‘Tis the season to drink bubbly fa-la-la-la-la-la-la! It’s that time of year when the corks are popping and everyone is celebrating. And no doubt, it’s also the time for small talk at Christmas parties, so we’ve gathered 10 facts you might not know about Champagne to break the ice (or seriously impress your boss!).
If you give Champagne a mighty good shake, the cork can reach nearly 25 mph. Warning: do NOT try this in an attempt to prove it, especially at your in-laws’ house or the Christmas office party.
The name for opening a bottle with a ceremonial sword is ‘sabrage’ and was made famous by Napoleon.
Brits are responsible for the way Champagne tastes today. Until the late 19th century, the French fizz was incredibly sweet, practically sickly, until Madame Pommery began exporting to the British and found they liked the ‘drier’ style.
There are, however, still varying degrees of sweetness in Champagne. Extra-Brut means extra dry and normally has zero added sugar. Then there is Brut which is still ‘dry’; right up to Demi-Sec (half sweet) and Doux (seriously sweet and can have 50g of sugar per bottle added after fermentation).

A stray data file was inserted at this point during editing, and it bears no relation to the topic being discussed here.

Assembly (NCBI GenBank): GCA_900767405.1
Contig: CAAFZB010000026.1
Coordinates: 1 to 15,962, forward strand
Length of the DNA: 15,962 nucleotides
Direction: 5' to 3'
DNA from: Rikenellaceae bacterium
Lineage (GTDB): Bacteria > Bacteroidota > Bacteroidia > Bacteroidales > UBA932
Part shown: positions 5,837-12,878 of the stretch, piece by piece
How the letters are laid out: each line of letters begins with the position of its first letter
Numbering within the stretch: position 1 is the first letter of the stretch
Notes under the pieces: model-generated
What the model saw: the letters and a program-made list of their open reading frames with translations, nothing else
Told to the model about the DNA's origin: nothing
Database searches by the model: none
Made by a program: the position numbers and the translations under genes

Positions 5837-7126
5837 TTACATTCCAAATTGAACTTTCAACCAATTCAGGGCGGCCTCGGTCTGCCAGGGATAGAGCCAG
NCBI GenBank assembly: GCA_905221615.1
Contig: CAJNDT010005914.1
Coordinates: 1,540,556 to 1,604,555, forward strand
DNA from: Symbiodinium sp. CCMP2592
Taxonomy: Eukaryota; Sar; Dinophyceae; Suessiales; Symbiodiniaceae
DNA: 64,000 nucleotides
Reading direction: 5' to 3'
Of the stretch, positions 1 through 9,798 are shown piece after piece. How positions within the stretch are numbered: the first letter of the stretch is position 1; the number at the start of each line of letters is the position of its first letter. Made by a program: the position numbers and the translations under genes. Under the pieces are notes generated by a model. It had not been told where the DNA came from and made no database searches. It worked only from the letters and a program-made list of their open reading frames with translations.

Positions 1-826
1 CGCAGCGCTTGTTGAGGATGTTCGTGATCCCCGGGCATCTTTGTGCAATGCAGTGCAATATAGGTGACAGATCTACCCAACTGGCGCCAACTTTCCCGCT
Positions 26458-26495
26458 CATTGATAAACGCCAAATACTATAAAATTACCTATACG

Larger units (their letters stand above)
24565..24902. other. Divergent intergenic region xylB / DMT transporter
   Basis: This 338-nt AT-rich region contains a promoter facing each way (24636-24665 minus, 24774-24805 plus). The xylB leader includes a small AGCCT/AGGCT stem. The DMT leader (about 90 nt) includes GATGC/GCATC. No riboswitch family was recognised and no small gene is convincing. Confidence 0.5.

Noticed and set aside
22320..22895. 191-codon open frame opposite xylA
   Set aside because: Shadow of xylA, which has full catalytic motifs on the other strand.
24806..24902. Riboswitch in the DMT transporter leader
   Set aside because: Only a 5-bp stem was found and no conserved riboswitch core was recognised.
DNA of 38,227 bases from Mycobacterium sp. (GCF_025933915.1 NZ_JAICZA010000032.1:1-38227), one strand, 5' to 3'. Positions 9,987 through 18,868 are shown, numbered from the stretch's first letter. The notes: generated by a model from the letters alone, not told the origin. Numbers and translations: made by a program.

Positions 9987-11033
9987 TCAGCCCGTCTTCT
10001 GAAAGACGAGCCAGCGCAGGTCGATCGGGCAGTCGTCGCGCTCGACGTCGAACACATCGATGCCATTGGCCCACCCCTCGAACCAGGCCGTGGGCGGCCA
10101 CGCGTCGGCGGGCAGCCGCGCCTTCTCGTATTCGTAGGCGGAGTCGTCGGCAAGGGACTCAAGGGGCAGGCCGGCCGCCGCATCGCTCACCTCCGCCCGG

The name of Veuve Clicquot originated as a result of the founder, Philippe Clicquot-Murion, passing away and the company being taken over by his wife. ‘Veuve’ means widow in French, so it’s literally ‘Widow Clicquot’.
Most English speakers pronounce Moët & Chandon incorrectly. Whilst us Brit’s have a penchant for sounding posh and say “Moh-ay”, it’s actually “Moh-ET” with emphasis on the ET.
Nearly all Champagne is made from a blend of three different grape Pinot Noir, Chardonnay and Meunier. Chardonnay is the only one of these grapes that is white – therefore if a Champagne is made of only Chardonnay it can be labelled as a ‘Blanc de Blanc’ (a white of white).
Many people believe that the coupé glass was styled on Marie Antoinette’s breast but this is actually a myth. One serious truth about coupé glasses, however, is that they are terrible for Champagne! They release the bubbles very quickly and make it go flat faster; even if they do look fancy.
Although Champagne is a designated appellation in France (meaning a protected wine production region). Only wine from there can be considered Champagne but many other countries produce premium sparkling wine. In Germany it is called Sekt, in Italy it’s Prosecco and in Spain it’s Cava. Cava is the only other sparkling wine that MUST be made in the traditional method of Champagne.
The largest bottle for Champagne is called a ‘Melchizedek’ (as with all bottle sizes it is based on biblical terms). The Melchizedek is the equivalent of 40 standard bottles of Champagne – so you better have enough guests to drink it!